The Australian Women's Weekly|July 2020
What a year it’s been for all of us!
For me, the tone of the year was set by a phone call last May 16 from my stepmum, Blanche. I had just finished bottling my first ever brew of kombucha, and was in the midst of cleaning up. I answered it, there was silence, then her tremulous voice said “Darling ...” And I knew. My stomach lurched, my knees buckled, I called my kids, and took up smoking again for six weeks.
Many of you know what it is to grieve the loss of a parent, which I have found no less shocking for being expected, maybe even half-welcomed. The fact they are well known makes no difference at all to the impact. Grief is personal, varied, and at times breathtakingly intense and disabling. For a month after Dad died, apart from helping to organise the memorial, I did nothing but lie around watching television, sleeping, or playing mindless games. The word ‘orphan’ popped into my mind, seeming weird at 62, but they are both gone now. I felt physically numb, leaden, underwater.
There was seeing Dad’s body, the small private funeral – so painful – then the public memorial at the Opera House – powerful and poignant, yet also deeply comforting in the outpouring of love and togetherness, conviction and music. It was a turning point for me in starting to arrive at a resting place about him – the magnificent rambunctious whole of the man – and towards feeling a more celebratory aspect of recalling and reflecting on fragments of Dad’s life. All the personal memories, those of family and friends, and indeed the country. They jumbled around my overwhelmed mind as feelings roller-coasted through grief and joy and everything between.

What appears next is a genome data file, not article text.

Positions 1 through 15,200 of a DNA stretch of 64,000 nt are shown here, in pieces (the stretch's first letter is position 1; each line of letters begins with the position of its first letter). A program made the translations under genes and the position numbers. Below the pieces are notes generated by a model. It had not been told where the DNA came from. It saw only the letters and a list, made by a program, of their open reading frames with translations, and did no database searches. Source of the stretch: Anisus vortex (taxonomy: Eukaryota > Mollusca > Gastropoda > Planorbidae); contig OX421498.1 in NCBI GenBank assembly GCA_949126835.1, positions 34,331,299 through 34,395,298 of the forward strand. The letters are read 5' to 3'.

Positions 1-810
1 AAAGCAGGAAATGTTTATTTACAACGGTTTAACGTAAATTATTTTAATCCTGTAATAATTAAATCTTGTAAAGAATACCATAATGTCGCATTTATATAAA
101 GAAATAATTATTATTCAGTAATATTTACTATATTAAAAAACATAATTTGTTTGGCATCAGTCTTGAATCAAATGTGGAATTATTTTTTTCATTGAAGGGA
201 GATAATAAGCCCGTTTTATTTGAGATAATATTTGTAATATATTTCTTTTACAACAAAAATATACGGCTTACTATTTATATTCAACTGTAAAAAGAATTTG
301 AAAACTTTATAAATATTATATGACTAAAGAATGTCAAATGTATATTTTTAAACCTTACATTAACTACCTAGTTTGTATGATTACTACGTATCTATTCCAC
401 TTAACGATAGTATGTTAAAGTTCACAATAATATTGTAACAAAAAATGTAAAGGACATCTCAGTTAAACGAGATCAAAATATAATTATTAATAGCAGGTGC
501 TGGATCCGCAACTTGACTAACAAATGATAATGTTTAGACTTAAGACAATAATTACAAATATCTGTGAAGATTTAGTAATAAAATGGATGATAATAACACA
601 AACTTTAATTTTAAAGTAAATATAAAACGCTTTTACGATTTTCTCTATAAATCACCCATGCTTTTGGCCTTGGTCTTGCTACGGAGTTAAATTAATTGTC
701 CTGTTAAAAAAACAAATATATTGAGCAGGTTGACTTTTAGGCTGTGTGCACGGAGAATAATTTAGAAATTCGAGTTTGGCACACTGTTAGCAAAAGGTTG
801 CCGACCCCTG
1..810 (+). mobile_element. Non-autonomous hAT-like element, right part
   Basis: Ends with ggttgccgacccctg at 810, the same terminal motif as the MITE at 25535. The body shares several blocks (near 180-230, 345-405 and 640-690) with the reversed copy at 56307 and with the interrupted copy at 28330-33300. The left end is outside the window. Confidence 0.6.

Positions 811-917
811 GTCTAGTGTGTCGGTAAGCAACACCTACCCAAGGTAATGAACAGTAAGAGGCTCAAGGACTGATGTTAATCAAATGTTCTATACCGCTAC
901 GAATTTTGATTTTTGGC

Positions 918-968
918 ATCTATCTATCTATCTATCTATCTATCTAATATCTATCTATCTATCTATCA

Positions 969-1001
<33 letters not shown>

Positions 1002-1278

I often felt powerless, as you do in the face of such times in life. There came a moment – call it crazy – when I decided, ‘what the heck? Let’s do it!’. Inspired by the love and storytelling and shared memories at Dad’s wake – the comfort received and the tall tales told with aplomb – and thinking I couldn’t feel any worse, I pressed the re-activate button on a half-baked plan to do a book with Dad. Without him now, people’s stories could be another way of sharing the celebration of who he had been to the tapestry of the nation, of the laughs and achievements and legacy he left behind. Other people had the stories in abundance, I merely had to collect and collate. How hard could it be?
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